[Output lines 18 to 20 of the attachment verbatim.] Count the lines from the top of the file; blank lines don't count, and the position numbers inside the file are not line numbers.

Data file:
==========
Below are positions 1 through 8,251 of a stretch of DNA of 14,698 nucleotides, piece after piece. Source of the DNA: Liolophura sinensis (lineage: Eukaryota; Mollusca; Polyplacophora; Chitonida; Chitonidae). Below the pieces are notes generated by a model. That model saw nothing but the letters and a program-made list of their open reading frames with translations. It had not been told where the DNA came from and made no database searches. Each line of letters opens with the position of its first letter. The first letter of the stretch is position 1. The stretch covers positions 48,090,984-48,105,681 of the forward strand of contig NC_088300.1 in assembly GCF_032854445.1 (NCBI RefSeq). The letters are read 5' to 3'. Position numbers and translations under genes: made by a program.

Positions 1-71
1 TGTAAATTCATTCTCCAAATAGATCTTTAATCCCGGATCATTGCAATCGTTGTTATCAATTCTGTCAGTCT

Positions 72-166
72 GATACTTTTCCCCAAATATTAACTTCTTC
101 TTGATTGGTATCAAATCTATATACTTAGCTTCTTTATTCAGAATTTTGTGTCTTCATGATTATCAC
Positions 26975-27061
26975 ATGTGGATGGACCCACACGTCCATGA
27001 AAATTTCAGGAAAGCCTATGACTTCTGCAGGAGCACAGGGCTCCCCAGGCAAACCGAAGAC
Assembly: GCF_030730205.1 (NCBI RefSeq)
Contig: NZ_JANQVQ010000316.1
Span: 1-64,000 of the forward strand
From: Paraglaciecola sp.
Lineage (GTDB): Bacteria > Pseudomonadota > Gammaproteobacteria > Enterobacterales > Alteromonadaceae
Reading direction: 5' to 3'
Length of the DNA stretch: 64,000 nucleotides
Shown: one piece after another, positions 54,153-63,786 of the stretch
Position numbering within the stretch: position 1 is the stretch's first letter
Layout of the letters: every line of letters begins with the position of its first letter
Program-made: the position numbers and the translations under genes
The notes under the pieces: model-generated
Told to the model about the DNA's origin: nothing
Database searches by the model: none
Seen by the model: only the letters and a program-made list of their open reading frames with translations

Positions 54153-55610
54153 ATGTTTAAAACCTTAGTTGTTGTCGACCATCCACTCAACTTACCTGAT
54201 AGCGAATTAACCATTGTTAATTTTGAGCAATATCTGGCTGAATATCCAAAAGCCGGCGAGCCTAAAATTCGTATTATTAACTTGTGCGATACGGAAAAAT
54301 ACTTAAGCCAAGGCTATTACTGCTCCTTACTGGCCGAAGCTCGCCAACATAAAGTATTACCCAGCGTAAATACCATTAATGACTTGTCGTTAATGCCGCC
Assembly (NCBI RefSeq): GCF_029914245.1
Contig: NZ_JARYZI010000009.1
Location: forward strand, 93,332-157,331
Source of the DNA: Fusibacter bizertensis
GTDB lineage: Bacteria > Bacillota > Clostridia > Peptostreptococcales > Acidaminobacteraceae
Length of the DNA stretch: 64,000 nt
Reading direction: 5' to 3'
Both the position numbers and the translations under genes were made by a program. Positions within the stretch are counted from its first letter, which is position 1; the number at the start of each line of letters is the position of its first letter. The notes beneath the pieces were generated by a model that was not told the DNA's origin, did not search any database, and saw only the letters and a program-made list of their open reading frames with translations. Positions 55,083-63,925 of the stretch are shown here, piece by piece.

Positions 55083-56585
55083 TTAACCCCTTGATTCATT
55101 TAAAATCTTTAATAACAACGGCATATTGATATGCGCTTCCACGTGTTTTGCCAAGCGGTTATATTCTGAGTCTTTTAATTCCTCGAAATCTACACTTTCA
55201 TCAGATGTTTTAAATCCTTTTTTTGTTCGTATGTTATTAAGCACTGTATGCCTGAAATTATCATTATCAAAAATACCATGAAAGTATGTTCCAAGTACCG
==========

Position numbering within the stretch: position 1 is the stretch's first letter
Layout of the letters: every line of letters begins with the position of its first letter
Program-made: the position numbers and the translations under genes